I came out of a nominal Christian home where we attended worship services probably a dozen times until I turned sixteen. My siblings and I grew up in home where there was great tension between the legalism of a perfectionist father (who grew up as a “pentecostal” Methodist and kept the legalistic trappings but not the religious forms), and the grace of a loving mother (who grew up Roman Catholic). The legalism was overbearing. So by the age of twelve I declared myself an atheist, by fifteen was desperate to run away from home.
When Christ introduced himself to me through providential circumstances, he came to a battered and bruised mind and soul; one that was also depressed and bitter. His entrance into my life was very much light to darkness, mercy to injury, and grace to needy. For the first few years, though profoundly ignorant in the teachings of the Bible, I was possessed by a foreign compassion for others.
Then, after receiving teaching by well-meaning people of the Christian fundamentalist stripe, I became a legalist. Also, consequently became more pronounced in my arrogance, fearful of the world out there, and insecure in so many ways. While allowing myself to become a polished, self-righteous Christian, I became a card-carrying, thorough-going, genuine hypocrite. What did that do? As legalism often does, I was pious on the outside, but angrier on the inside. Instead of living freely before the face of God, I was living fearfully before the expectations of people. Instead of becoming fearless I became more fearful. And instead of being more honest and truthful I was closed up. I became the Christian who was belligerent toward those who were not as good as me, Christian or otherwise. The big pretender who was more concerned with being right than being humble, with following the rules rather than following Christ, with pressing others into my mold than presenting love with mercy and grace.
The fascinating thing about legalists is that while they flock together, they are really a cannibalistic society. I’m speaking metaphorically, of course. What I mean is that they eat each other alive, and especially eat the less perfect, the weak, and the infirm. I was a diner, until I became the feast. It nearly killed me; for some of those cannibals nearly killed me.
Christian legalists are essentially Christian atheists: they live and act as if there is no God. More specifically, they live and act as if there is no Jesus Christ. They live and act as if Jesus did not come; that he did not live flawlessly, fulfilling the true moral and legal requirements issued by a perfectly righteous, just and holy God. They live and act as if God was and is not merciful. As if God did not shield those who trust in him from his anger, judgment and condemnation. As if Jesus did not take that judgment upon himself, when in fact he did. They live and act as if God was and is not gracious, giving to us far more than what we deserve. They live and act as if God is not loving and caring, as expressed in his benevolence through the life, acts and work of Jesus.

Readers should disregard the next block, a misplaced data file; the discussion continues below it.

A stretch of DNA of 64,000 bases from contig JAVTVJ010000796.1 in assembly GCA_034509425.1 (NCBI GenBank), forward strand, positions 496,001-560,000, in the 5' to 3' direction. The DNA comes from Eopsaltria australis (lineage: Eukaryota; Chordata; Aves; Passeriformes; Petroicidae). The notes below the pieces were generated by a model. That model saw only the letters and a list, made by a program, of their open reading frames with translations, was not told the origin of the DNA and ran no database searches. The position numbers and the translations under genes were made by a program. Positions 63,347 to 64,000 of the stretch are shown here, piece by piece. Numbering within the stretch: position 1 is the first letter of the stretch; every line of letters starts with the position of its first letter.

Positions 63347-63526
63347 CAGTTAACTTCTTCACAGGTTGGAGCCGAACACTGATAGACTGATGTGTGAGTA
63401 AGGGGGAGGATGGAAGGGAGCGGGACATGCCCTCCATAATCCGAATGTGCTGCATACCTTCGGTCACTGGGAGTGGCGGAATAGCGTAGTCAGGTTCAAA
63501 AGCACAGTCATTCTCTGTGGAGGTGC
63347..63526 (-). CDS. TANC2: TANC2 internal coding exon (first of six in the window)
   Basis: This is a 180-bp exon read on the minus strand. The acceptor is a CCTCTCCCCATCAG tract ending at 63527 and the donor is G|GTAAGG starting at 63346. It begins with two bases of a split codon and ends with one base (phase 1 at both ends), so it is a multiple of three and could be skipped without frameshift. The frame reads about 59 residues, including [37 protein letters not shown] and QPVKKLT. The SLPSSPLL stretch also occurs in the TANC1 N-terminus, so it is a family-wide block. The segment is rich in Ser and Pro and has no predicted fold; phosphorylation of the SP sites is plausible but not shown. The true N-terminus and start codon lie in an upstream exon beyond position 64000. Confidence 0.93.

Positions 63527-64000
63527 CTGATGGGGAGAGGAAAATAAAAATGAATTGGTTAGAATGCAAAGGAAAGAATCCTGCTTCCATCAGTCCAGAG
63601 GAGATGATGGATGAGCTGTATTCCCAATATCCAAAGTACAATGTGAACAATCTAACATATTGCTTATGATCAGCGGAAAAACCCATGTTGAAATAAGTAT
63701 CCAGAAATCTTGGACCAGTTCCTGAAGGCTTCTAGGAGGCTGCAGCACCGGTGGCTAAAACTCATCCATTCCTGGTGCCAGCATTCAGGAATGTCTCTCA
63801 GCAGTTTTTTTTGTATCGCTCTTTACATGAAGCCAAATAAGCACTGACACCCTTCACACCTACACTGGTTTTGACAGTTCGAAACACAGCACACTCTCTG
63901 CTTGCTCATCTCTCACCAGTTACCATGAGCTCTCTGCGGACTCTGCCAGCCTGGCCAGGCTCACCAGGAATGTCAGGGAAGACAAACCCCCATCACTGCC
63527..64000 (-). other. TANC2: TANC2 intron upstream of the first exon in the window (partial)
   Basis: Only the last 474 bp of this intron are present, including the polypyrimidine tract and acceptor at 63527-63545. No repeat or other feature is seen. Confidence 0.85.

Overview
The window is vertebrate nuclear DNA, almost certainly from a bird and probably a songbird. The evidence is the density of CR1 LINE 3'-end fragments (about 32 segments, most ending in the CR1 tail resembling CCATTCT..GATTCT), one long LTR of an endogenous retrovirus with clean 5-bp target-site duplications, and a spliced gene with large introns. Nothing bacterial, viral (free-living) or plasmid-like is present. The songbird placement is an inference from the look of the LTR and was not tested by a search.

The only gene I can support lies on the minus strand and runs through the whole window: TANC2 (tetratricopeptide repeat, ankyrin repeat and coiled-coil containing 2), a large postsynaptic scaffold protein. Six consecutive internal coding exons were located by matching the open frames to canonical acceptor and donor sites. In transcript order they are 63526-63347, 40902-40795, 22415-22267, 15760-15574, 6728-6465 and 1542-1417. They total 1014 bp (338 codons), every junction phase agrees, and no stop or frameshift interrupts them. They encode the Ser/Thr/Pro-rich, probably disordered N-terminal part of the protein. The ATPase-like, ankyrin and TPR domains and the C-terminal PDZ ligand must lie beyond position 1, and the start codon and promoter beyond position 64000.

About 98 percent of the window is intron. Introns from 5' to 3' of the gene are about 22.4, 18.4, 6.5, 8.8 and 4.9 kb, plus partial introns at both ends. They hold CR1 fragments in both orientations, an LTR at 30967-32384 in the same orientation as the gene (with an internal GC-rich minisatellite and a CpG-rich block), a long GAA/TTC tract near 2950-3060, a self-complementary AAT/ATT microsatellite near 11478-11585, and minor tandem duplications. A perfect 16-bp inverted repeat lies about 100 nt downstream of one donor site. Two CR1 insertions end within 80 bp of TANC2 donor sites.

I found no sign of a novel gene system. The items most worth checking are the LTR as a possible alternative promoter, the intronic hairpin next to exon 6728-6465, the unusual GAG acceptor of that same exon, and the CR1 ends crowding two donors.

Yet the problem really is worse than this. Like all legalists, they set themselves above God and set their rules higher than God’s. With such people no one is able to measure up. In fact, under them all die a slow, painful, gruesome and bitter death.
Christian legalists, of which I am a recovering member, are miserable, and miserable for the Church as well as for society. For a long time, the American Evangelical Church has needed to turn itself around (in Christianeze, “repent!”). It needs to stop pointing those crooked, ugly fingers at the world and demanding that our society straighten up, become holy, righteous and flawless. It needs, instead, to become humble and welcome God’s judgment upon itself (as Saint Peter says, judgment starts within the household of God). As professing followers of Jesus, we need to be living followers of Jesus. We need to recognize that no one measures up perfectly, but that Christ died in our place because we have failed the standard of perfection. As living followers of Jesus we need to accept Jesus’ payment of the brutal beatings, the crucifixion and the temporary abandonment of God as our payment – in full. And quit demanding payment from others. As living followers of Christ we have no business being proud, mean or obnoxious. We must stop being hypocrites and instead be authentic loving souls. It is our business to live out of hearts filled with gratitude that we are accepted in Christ, the God who is merciful, gracious and loving. It is our business to be merciful, gracious and loving; especially so toward those outside the Church. Perhaps then, the only complaint the world will truly have is that “these Christians have an authentic love for people!”
© D. Thomas Owsley